How to Improve an E-Commerce Website
E-commerce is causing many traditional retailers to close stores and go out of business. A few have shifted to e-commerce entirely to remain in business, cutting costs while still moving inventory. Brick-and-mortar stores that set up a good e-commerce website enjoy far higher sales for a fraction of the investment of a new retail outlet.
What are a few methods that can improve an e-commerce website by increasing customer conversions and sales?
Rich, Valuable Content
Your content needs to be rich in detail and describe the product. It cannot be thin content that repeats keywords or rephrases the search terms. Include information like performance specifications, warranty information, items included in the product bundle in addition to model numbers and serial numbers. This approach helps your customers find the products they need in a search on your e-commerce site as well as improves search engine optimization of the product page when people search the internet for it. E-commerce pages can and should include SEO, such as putting the key search terms in the product title or the bulleted list of product specifications.
Useful Detailed Images
Instead of simply showing the front, side, and top of a product, show the vacuum cleaner being used, the inside pockets of a jacket, and the toy in use with all the components around it. The image should present why someone would want to buy it. Your e-commerce listings need to use at least one high quality image, and user habits mean the most important needs to be placed in the top left. The less important images should then flow across the top or down the side of the page. Remember that the image load time should not slow down the presentation of the page or you'll risk losing the customer.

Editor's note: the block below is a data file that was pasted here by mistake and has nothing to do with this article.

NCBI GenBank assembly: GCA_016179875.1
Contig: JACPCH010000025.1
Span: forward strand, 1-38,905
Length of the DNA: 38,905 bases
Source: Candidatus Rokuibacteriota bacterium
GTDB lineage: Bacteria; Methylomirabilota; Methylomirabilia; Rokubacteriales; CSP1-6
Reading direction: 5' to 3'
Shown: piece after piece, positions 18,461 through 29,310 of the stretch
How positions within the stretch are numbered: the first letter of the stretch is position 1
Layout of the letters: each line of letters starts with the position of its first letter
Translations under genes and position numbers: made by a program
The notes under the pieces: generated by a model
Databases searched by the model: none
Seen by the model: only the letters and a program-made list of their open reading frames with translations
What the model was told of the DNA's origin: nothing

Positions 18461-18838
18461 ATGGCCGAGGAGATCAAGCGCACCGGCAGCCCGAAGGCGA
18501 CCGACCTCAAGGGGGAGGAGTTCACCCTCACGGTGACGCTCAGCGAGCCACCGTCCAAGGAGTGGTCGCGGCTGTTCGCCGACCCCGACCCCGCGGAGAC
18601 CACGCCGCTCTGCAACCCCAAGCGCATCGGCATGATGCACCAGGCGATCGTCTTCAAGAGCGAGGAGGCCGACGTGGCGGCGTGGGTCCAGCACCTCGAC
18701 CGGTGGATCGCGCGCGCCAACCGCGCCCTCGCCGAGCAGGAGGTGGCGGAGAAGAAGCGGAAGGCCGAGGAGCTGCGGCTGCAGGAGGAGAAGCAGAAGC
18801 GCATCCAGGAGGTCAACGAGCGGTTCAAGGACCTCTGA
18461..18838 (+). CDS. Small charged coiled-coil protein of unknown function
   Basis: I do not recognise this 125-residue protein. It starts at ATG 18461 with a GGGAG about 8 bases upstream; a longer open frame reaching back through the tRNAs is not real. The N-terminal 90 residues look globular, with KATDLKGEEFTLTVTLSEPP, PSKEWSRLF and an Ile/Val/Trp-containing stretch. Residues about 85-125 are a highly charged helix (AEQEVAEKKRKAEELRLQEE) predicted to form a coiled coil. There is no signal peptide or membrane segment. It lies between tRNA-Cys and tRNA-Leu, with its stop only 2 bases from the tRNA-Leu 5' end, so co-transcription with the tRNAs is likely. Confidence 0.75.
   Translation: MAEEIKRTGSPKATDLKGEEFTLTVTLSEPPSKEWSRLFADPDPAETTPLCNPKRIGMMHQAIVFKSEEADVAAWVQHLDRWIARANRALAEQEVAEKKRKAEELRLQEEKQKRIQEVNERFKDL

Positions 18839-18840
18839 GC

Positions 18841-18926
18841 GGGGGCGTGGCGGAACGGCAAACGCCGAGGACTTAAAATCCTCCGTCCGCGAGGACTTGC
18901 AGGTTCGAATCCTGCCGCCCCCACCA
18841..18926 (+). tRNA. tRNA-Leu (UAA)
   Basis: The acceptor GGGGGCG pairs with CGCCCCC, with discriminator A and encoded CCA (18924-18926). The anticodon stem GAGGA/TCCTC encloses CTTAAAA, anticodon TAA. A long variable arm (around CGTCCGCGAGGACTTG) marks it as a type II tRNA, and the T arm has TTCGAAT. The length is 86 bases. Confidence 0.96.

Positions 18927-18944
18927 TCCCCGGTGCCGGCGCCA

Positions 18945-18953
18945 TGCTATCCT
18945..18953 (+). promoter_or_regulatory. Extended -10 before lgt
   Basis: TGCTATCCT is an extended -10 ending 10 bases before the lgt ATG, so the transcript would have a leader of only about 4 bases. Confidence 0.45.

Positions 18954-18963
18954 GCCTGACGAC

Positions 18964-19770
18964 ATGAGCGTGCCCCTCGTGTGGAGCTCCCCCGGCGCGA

You should seek to present the same “look” across your entire e-commerce site. If you show images across the left side of the page on one page, you should do the same for the other products.
A Streamlined Checkout Process
Every click and data entry field you present to customers costs you a few potential customers from the implied hassle and effort. This is why the one-click ordering process was developed by Amazon a few years ago, and the “one push to order” app is so popular in business. If you make checking out easy, you lose fewer people who are in the final step in the conversion process. If you simplify re-ordering, you’ll keep existing customers to buy again, reducing the need to find new customers.
Remove the drop-down menu for salutations. Minimize repetitive data entry by customers. Copy the delivery address as the billing address but give customers the ability to alter it. One often-overlooked necessity is making the location for coupon codes and discount codes prominently visible early in the checkout process. You’ll gain points with consumers if they see the discount percentage applied immediately and see a small notice at the end of the checkout as to how much they’ve saved.
Clarity as to the Commitment